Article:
I was confused, on my way to return to that roadside map when I came across another dirt road that was maybe a mile before the bridge. It went in the right direction, I was in no hurry and off I went. Big mud puddles went from road edge to road edge, rock walls on either side forced me to ride through and eureka a little less then a mile and a half up this road was the temple. I still don't know why I kept riding on this road as there just was zero indication that it was the way to the temple. Dumb luck!

The place was abandoned but had been recently mowed. I walked through the ruins touching columns carved 2500 years ago. Saw a lava kiln that these folks were able to get hot enough to re-melt the lava. That's not an easy chore I was impressed.

The road makes a nice climb that had several sections of modern roadway. Wide two lane with shoulders that would go back to traditional 1.5 lane shoulder less Greek road.
I much preferred the small highway as trees shaded the roadway making riding pleasant.
A manned detour blocked my way. No English vs. no Greek, universal hand gestures about me & bike being able to make it, then he waved me through.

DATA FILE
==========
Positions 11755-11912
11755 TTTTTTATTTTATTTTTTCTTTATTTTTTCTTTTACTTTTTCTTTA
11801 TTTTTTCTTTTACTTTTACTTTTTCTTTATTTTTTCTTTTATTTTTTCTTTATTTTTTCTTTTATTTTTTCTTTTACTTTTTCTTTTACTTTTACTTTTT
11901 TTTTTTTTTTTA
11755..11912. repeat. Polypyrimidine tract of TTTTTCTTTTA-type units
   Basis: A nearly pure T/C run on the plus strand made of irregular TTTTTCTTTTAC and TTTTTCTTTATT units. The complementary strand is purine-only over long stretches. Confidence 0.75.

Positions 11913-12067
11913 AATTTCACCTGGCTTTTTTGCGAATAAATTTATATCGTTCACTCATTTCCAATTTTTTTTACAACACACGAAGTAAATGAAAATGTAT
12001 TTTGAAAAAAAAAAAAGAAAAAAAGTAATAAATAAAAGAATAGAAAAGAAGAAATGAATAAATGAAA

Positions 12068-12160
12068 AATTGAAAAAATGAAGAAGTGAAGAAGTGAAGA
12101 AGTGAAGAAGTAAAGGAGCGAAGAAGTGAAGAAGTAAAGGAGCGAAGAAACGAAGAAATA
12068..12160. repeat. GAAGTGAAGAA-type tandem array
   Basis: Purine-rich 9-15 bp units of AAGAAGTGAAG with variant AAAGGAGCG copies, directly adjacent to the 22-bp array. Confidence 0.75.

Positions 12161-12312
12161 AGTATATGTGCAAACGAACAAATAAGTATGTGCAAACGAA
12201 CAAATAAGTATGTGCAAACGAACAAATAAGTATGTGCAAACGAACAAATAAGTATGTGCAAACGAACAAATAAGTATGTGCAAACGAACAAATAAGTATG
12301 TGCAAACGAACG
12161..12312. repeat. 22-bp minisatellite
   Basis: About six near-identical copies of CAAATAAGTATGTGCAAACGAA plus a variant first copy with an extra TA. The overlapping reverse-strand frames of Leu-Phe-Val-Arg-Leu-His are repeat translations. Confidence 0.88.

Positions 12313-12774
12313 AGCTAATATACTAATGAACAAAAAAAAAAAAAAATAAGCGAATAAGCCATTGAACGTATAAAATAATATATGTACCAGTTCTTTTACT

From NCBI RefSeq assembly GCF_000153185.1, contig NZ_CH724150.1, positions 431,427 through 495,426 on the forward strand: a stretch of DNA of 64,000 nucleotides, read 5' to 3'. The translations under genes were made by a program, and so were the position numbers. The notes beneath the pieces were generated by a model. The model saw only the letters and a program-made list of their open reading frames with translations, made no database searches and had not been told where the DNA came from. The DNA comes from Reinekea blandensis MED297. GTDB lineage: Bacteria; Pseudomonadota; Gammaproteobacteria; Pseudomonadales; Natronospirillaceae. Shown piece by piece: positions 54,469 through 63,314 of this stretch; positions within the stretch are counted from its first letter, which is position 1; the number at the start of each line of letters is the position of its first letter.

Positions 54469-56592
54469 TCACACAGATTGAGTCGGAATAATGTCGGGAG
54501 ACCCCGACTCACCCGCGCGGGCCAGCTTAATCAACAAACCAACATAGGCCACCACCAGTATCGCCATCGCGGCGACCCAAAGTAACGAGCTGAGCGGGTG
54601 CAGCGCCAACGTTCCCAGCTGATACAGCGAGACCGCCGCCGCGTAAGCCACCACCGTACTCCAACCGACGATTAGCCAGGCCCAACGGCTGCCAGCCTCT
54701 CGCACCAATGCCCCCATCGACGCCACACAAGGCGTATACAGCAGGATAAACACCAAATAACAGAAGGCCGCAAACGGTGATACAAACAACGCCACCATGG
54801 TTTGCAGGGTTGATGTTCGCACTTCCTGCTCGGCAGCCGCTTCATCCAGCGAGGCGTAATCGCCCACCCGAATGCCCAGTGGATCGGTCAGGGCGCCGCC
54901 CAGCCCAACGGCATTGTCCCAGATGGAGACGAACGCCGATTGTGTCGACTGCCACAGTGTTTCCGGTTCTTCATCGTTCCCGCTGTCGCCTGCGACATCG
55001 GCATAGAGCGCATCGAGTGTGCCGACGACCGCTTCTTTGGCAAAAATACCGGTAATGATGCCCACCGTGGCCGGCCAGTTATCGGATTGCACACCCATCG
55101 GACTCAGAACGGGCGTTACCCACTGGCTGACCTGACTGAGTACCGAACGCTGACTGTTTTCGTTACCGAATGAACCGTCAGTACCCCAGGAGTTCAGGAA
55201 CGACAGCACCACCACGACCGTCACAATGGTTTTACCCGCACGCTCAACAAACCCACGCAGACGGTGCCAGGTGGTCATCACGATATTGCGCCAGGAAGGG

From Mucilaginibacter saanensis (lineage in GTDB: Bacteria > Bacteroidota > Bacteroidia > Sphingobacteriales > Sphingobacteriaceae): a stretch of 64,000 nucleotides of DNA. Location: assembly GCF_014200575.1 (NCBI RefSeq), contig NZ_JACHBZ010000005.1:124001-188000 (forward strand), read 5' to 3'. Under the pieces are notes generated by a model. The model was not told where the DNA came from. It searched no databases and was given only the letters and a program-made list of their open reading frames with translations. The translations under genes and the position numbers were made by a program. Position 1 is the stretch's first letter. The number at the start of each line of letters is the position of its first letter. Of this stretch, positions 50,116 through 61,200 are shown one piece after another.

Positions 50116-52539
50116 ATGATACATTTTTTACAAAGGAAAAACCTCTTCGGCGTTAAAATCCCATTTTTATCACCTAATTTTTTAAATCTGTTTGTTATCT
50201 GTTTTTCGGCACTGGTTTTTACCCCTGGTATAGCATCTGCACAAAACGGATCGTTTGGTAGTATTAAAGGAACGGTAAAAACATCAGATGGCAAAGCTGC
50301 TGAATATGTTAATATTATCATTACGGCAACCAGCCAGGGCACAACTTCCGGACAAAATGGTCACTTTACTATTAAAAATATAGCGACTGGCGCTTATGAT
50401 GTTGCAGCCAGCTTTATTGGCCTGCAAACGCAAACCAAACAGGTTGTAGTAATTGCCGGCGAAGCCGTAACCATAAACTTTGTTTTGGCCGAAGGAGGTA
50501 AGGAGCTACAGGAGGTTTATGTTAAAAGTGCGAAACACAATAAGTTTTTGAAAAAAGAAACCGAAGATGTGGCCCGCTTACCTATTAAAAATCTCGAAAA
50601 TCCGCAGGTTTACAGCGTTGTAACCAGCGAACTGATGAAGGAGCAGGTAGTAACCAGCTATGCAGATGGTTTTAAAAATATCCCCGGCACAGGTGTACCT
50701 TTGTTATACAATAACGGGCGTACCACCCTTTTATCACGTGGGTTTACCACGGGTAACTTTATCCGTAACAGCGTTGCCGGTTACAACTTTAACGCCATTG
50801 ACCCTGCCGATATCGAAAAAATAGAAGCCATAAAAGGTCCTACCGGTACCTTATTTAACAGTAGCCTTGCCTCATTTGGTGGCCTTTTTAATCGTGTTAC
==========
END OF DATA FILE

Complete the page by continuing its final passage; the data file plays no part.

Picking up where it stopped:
I was now riding along another large bay on this empty road when I spotted an olive grove that looked abandoned. This was a rare sight.
Most olive groves that I had passed were fenced in and being pruned. No fence, no house, no DOG, equal invite. I parked at the top of the drive and did an investigative tour. No tire tracks, no houses or buildings hidden down in the trees. My last night here will be stealth camping by the shore under a full Greek moon

Sunday, November 22, 2009

"Biking In Lesvos Greece -April 09": The great circle route

Don't know what to call this day. Heavy rain clouds rolling past with huge patches of clear blue sky. I headed back to Koloni found coffee and then went off towards the beach on the nearby Bay of Koloni.
Passed the second bike shop, stopped in and traded a 'Livestrong' bracelet for a generous coating of chain lube a good trade after all of the rain and mud so far on this trip.